I'd Probably Be an Amesome Pitcher

As a youngster, I was a damn good pitcher. I never once played in a league where I didn't make an All Star game. And if you want to say I only made the All Star game because my dad was the coach, well, my dad was kicked out of the majority of my Little League games because he was drunk off of Crystal Lite and Vodka. So there.

However, there are three things which kept me from pitching in the Major Leagues:

1. I went to the wrong high school.

1994. The summer after my Eighth Grade year I played Pony League for the Peoria Notre Dame High School team. Fuck, I was 13 years old and Catholic...how could I not play for a Notre Dame team?

My team went on to win the Peoria City League Championship (not to brag, but the winning run was scored on a fielder's choice by yours truly.) After the game, the coach from Peoria High School talked to me and told me that I would be his #2 Varsity starter next season if I decided to go to Peoria High (by the way, at the time I had never seen "The Program" and knew little about shady recruitment policies or about James Cann.)

Instead of committing to go to Peoria High that evening, I went to Monical's Pizza and ate my own weight in pepperoni and cheese.

Yes, I was a chubby 13 year old. And, yes, I hade never kissed a girl at that time. Thanks.

2. I was good, but I wasn't left handed.

Honestly, I was pretty effing good. If a few tough breaks would have gone my way, I'd be pitching for the Saint Louis Cardinals this post season.

I remember my Freshman year in High School quite well. I was the Bob Tewksbury of Peoria, IL Junior Varsity Baseball, circa 1995. Nobody scored on me. Nobody. I ended the season with a 0.00 ERA. Also, I struck out a batter per inning. 9 K's per 9 IP's. Yeah, ladies, I was that good.

Since I had a late birthday for my class, I was allowed to play in Peoria's "Pony League" after my Freshman year of High School. Yeah, I might have been playing against a bunch of 13 year olds, and throwing from only 45 feet away, but my 68 Mile per Hour fastball made all of those little pansies wet themselves. Yeah, I was that good.

However, going into my Sophomore year, there were six right handed pitchers vieing for four starting pitchers spots. Two of the six were obviously better than the other four. That left Mike Broadhurst, Tim Arnett, Mike Lervaag , and myself (all Right Handers) to battle it out for the two final pitching spots. Once I realized that I was in no way more talented than any of the other pitchers I was competing against, I decided that I would have to exude more spunk to really show my spirit to the coaching staff. The next day, after rededicating myself to be a "leader" and a "team player" I was the first to hop inside of the batting practice cage. All guts and glory, I was.

"Hey Fritz, watch out, 'cause I'm not sure where this first one is a going," yelled Coach Cundiff, from behind the pitching machine.

"Bring it, coach," I said, full of piss and vinegar.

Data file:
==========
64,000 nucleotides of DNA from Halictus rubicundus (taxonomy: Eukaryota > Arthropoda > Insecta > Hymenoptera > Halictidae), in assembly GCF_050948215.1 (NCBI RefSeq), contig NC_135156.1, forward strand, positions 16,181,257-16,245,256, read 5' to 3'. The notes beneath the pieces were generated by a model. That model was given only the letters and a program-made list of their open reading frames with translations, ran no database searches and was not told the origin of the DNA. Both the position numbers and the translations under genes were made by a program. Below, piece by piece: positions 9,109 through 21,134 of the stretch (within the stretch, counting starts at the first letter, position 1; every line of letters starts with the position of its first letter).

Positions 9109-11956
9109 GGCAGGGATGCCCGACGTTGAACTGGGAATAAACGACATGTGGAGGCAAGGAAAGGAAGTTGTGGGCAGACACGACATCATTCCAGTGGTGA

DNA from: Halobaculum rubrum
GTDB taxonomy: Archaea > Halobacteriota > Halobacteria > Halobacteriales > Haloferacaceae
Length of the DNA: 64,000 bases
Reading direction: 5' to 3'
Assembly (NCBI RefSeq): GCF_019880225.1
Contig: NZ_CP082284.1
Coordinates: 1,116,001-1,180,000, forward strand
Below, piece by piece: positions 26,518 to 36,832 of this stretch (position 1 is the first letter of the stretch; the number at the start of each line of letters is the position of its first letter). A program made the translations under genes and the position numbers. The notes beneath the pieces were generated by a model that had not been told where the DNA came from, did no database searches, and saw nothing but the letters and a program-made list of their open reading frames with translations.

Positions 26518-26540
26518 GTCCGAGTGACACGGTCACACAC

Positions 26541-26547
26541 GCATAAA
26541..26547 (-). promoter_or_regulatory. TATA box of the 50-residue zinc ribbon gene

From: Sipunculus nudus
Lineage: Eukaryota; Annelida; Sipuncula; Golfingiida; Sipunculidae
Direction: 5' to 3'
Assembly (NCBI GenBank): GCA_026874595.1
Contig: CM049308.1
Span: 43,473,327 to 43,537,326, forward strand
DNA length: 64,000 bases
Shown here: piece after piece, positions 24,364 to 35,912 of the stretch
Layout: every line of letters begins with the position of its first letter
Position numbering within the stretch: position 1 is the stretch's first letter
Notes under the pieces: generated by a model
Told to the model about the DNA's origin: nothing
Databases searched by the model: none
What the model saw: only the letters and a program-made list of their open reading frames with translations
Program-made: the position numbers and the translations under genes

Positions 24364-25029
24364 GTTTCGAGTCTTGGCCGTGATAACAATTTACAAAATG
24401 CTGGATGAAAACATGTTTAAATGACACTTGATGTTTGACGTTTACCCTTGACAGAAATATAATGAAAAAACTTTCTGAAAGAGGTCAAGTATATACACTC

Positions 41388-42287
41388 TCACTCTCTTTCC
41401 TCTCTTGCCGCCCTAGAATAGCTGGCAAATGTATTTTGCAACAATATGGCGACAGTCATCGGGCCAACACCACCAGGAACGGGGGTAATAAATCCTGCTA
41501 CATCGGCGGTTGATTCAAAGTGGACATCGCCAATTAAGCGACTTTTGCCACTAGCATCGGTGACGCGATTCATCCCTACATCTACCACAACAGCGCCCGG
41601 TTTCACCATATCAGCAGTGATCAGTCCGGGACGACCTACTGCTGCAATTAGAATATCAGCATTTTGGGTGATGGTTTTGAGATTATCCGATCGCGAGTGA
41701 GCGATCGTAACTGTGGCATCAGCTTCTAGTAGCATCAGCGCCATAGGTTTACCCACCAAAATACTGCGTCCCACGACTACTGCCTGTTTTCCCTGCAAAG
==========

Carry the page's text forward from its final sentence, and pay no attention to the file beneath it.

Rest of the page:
Two seconds later I followed that manly quote up with "Ohhhhhh....." Yeah, that's right...I had been hit with an 85 mile-per-hour curve. In fact, it hit me directly in the knee cap. While I was lying on the ground, withering in pain from a displaced patella, it dawned on me, "If I was left handed, I wouldn't even have to try out for a roster spot. I wish I was left handed. Also, someday I hope to get one of those 'blow jobs' that all of the Seniors have been talking about. They sound sweeeeet."

3. I forgot to learn how to throw faster than 68 miles-per-hour.

I had some nasty shit, man. Two seamer. Four seamer. Curve. Change. Knuckle Curve. Splitter.

You name the pitch and I can at least recreate the grip for the pitch, let alone throw it for a strike.

But a funny thing happened between throwing 278 pitches a day to my best friend "pitch back" and being open handed slapped by my father when I was off by a quarter inch over the plate with my curve ball (in his defense, again, he was drunk.) Unfortunately, my arm strength never actually developed after I was 15 years old.

I really don't know what I could have done differently, but I still throw a tennis ball at least 150 times a day against my neighbors garage hoping to be discovered by a scout and have a second career like Dennis Quaid did after he gave up acting to pitch for the Tampa Bay Devil Rays.

I wouldn't be surprised if I make the Majors some day. Sure, that Community College scholarship fell through, but this is baseball man...where dreams are made. Field of Dreams, baby.

In the meantime, you can find me at your local sports bar. I'll be bellied up to the bar, telling my girlfriend about the no hitter I threw in high school for the thirty-first time in nine months and second guessing whichever third base coach happens to be on TV.


(Editor's note - Although his stats were correct, it bears mentioning that Alex only pitched one inning in his High School Career. Also, he graduated as a virgin.)

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